On Tuesday, Nov. 2, voters across New Jersey will head to the polls to cast ballots for their ballots to fill all 80 seats in the state Assembly and 40 seats in the state Senate.
The 38th Legislative District is made up of 13 municipalities in Bergen and Passaic counties: Bergenfield, Fair Lawn, Glen Rock, Hasbrouck Heights, Hawthorne, Lodi, Maywood, New Milford, Oradell, Paramus, River Edge, Rochelle Park and Saddle Brook.
In recent years, the district of 166,000 registered voters has grown more solidly blue, with 38% identifying as Democrat and 22% as Republican.
The 38th’s three Democratic incumbents—State Sen. Joseph Lagana, Assemblywoman Lisa Swain and Assemblyman Christopher Tully—are all seeking re-election. Republicans have put forward Richard Garcia for state Senate and Alfonso Mastrofilipo Jr. and Gerard “Jerry” Taylor for Assembly.
Here is a rundown of who is running for a seat in the State Legislature in the 38th District.
Democrat: Joseph Lagana (Incumbent)
Bio: Lagana assumed office in 2018, replacing State Sen. Bob Gordon, who stepped down after being appointed to the New Jersey Public Utilities Board. Prior to that, Lagana served in the Assembly from 2013 to 2018. He also held the position of council president on the Paramus Borough Council from 2012 to 2013.
North-JerseyNews.com Fact: He served as a clerk to Superior Court Judge John A. Conte before joining Chasan Leyner & Lamparello, a law firm in Secaucus as a partner.
Republican: Richard Garcia
Bio: After growing up in Garfield, Garcia now resides in Saddle Brook and works as chief executive officer of the Newark Board of Education Employees Credit Union. During his 30+ year career, Garcia has held a variety of executive level positions in the banking and credit union industries. Garcia had an unsuccessful bid for a seat on the Saddle Brook Township Council in 2020.
North-JerseyNews.com Fact: Garcia said he is running because “we need oversight back to Trenton — a lopsided, one-party government cannot provide that.” If elected, Garcia said he will “put small business and our workers before any special interests or lobbyists and put all state residents over political parties.”
Democrat: Lisa Swain (Incumbent)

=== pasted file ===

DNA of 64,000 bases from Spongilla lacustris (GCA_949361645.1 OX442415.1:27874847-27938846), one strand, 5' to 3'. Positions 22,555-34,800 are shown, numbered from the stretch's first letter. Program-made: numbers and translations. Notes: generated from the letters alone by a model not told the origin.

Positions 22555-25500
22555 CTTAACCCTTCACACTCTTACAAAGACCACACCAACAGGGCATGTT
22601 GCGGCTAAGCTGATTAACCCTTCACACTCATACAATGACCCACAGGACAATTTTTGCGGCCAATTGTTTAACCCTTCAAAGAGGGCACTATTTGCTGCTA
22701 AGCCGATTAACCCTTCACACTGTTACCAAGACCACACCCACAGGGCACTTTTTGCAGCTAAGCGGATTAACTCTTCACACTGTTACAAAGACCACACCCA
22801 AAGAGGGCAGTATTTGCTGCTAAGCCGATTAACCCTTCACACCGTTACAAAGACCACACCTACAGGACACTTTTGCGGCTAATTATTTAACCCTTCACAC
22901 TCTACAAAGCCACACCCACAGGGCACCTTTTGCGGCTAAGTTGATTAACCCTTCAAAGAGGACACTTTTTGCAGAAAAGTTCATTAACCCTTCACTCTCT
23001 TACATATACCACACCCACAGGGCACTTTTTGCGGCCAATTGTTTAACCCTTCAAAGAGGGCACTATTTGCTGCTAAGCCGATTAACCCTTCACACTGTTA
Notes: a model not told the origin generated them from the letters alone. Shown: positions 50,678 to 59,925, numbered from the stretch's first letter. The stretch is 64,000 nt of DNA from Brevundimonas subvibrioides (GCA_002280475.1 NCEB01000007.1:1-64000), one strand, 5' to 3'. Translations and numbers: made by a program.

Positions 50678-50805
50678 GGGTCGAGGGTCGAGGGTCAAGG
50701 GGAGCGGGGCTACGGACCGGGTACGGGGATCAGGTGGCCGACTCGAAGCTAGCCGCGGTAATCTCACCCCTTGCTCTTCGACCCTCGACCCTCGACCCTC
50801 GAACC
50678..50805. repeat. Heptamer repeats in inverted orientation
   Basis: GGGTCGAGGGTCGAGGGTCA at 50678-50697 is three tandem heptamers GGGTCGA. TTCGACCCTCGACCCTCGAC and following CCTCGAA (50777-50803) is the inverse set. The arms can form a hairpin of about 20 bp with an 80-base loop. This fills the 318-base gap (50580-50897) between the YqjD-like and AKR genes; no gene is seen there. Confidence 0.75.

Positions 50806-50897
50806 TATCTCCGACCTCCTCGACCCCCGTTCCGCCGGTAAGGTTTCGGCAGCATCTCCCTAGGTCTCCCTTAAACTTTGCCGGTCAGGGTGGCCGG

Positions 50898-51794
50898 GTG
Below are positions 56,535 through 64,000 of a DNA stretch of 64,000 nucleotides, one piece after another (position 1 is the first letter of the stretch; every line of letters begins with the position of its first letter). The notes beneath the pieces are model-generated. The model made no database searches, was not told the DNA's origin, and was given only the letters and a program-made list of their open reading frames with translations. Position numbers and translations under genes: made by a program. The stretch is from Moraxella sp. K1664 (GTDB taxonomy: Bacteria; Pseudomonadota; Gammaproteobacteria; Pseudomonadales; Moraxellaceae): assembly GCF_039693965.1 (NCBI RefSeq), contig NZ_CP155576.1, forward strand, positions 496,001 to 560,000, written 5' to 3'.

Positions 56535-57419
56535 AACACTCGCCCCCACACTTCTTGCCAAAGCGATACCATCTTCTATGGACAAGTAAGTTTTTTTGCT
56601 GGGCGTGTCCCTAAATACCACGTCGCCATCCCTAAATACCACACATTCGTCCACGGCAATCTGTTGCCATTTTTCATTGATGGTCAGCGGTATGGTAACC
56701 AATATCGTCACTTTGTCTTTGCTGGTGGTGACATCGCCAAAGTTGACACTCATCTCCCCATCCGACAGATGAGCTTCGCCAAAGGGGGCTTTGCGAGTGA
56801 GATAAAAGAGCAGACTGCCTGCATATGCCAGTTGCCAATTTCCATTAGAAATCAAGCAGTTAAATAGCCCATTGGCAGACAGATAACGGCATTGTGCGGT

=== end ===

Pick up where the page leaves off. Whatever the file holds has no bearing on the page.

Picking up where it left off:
Bio: Swain took office in 2018, after Timothy Eustace resigned to take a job with the North Jersey District Water Supply Commission. Before being an Assemblywoman, she served on the Fair Lawn Borough Council for 11 years, including two terms as mayor.
North-JerseyNews.com Fact: Swain, a triathlete, has served on committees such as environment and solid waste, law and public safety and tourism, gaming and arts during her time in Trenton.
Democrat: Christopher P. Tully (Incumbent)
Bio: A Bergenfield native, Tully has been an assemblyman since 2019, when State Sen. Joseph Lagana resigned to become a state Senator. During his term, Tully has served on committees for aging and senior services, environment and solid waste and health. Prior to his legislative career, Tully served eight years on the Bergenfield Borough Council, including two as council president.
North-JerseyNews.com Fact: In January 2020, Tully was named borough administrator in Dumont. He was previously a personnel administrator for the County of Bergen and as a district director for U.S. Rep. Josh Gottheimer (D-5).
Republican: Alfonso Mastrofilipo Jr.
Bio: Mastrofilipo, a lifelong Lodi resident, has owned several business ventures, including foodservice, catering and vending companies, and equipment rentals. He is now involved with consulting and flipping distressed businesses in the hospitality industry. His background also includes three years on the Lodi Board of Education.
North-JerseyNews.com Fact: Mastrofilipo creates and produces “Lodi Live,” a Facebook broadcast that offers coverage of municipal government, public events and local sports.
Republican: Gerard “Jerry” Taylor
Bio: A Saddle Brook native, Taylor’s experience includes eight years as a township school board member and three years as recreation director. He has worked at FedEx for nearly 40 years and is a real estate agent.
North-JerseyNews.com Fact: Taylor previously ran for office in 2012, when he sought a seat on the township council.